Temperatures in the South could rise to over 110 degrees Fahrenheit. There was little rainfall here. Rain occurred more often in the Winter and Spring, especially between April and June. Storms did blow in from the Persian Gulf, which made the normally very hot land, a little bit cooler for a while. Mesopotamia has a slight change in seasons in some areas, and a bigger change in others. For example, the transition between winter and spring is quite a bit larger in the North than it is in the South. In the North, there is cold, wet winters. In the south, there are hot, dry summers. Overall, Mesopotamia experienced moderate rainfall.


Adapting and Managing the Environment

Farming in Mesopotamia depended on a lot on The Tigris and Euphrates Rivers. These people also depended on the two rivers for fresh water or places to bathe and water their livestock. The Tigris River was rough and flew fast; on the other hand, the Euphrates could easily be used by ships to get across the lands. This was important for trading and travelling purposes.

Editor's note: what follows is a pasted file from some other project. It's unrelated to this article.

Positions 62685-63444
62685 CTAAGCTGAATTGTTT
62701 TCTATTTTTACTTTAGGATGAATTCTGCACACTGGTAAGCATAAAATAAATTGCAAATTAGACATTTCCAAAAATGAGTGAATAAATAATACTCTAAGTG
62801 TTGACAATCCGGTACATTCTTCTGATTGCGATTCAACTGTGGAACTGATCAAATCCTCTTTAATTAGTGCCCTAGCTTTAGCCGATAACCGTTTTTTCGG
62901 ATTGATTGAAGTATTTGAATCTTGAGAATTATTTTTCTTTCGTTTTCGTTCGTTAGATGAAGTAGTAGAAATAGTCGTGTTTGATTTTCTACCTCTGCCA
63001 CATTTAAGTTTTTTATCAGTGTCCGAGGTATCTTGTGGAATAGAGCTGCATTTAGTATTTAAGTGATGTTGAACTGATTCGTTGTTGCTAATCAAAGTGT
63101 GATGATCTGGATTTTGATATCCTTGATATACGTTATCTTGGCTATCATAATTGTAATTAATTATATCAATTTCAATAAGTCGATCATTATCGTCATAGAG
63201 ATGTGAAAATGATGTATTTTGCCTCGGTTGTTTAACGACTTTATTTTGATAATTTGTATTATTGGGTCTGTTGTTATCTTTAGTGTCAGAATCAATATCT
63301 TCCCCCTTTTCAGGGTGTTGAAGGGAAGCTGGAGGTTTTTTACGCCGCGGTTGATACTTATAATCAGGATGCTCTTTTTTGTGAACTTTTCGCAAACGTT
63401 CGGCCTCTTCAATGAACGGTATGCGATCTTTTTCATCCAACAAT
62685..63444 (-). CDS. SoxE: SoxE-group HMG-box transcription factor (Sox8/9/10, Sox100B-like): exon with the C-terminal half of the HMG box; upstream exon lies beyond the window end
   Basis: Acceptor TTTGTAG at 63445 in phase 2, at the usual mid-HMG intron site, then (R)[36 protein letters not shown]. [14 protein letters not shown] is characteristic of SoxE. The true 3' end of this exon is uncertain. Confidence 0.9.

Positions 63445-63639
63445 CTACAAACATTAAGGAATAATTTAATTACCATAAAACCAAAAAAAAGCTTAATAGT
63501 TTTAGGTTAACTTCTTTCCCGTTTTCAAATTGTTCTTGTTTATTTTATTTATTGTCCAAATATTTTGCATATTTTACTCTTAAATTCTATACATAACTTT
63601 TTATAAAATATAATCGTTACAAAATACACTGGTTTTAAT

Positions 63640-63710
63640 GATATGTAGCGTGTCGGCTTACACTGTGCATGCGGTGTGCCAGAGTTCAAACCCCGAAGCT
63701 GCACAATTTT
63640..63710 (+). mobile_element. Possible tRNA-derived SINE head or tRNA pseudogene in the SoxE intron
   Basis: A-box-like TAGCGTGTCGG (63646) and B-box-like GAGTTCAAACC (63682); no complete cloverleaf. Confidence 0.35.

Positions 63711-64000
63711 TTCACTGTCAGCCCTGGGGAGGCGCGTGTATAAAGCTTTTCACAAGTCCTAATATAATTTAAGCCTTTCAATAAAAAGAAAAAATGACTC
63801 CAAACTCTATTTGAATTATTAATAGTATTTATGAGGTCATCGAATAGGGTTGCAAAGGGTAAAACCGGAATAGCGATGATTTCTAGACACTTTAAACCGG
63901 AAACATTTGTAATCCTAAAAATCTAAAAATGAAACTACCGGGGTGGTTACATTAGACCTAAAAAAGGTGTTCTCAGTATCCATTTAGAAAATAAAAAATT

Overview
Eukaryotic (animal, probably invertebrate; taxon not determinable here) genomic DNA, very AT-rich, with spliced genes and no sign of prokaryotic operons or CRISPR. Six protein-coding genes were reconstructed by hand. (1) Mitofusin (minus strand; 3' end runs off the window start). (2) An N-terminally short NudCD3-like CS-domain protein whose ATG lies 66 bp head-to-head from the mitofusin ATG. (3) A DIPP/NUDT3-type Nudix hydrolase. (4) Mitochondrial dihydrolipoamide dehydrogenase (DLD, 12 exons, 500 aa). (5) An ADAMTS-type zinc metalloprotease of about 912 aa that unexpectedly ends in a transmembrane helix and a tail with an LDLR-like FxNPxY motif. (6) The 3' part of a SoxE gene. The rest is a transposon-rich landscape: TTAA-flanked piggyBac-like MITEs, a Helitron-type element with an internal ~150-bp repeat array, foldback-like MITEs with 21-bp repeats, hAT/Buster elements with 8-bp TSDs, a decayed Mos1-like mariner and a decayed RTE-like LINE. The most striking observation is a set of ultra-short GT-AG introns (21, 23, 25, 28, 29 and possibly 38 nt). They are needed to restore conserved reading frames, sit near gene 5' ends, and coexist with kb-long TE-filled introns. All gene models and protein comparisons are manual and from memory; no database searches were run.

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The Ancient Mesopotamians were the first farmers. It was fairly easy to farm because there were many reliable resources in the area.


Mesopotamia soon became a very powerful and a resource which filled area for these people. In the beginning, natural wildlife and vegetation kept them fed while they began to build their new world. They wove baskets from the weeds that grew on the riverbanks, since their land was in between two rivers, and made pottery from the wet clay or mud they found. Even though it did not rain much, the settlers soon learned that if you irrigated land correctly, crops grew quite quickly. They were very intelligent and built canals to bring water to the land from the rivers. This is how they got their drinking and bathing water. They also used it to help grow crops. Sumerians were able to use timber, metals and stones they found from the nearby mountains for building. They used what they had, and used the resources available to them as best they could. Being friendly and trading with neighbouring lands was also very important because there were resources that were not available to them, that were in countries close by.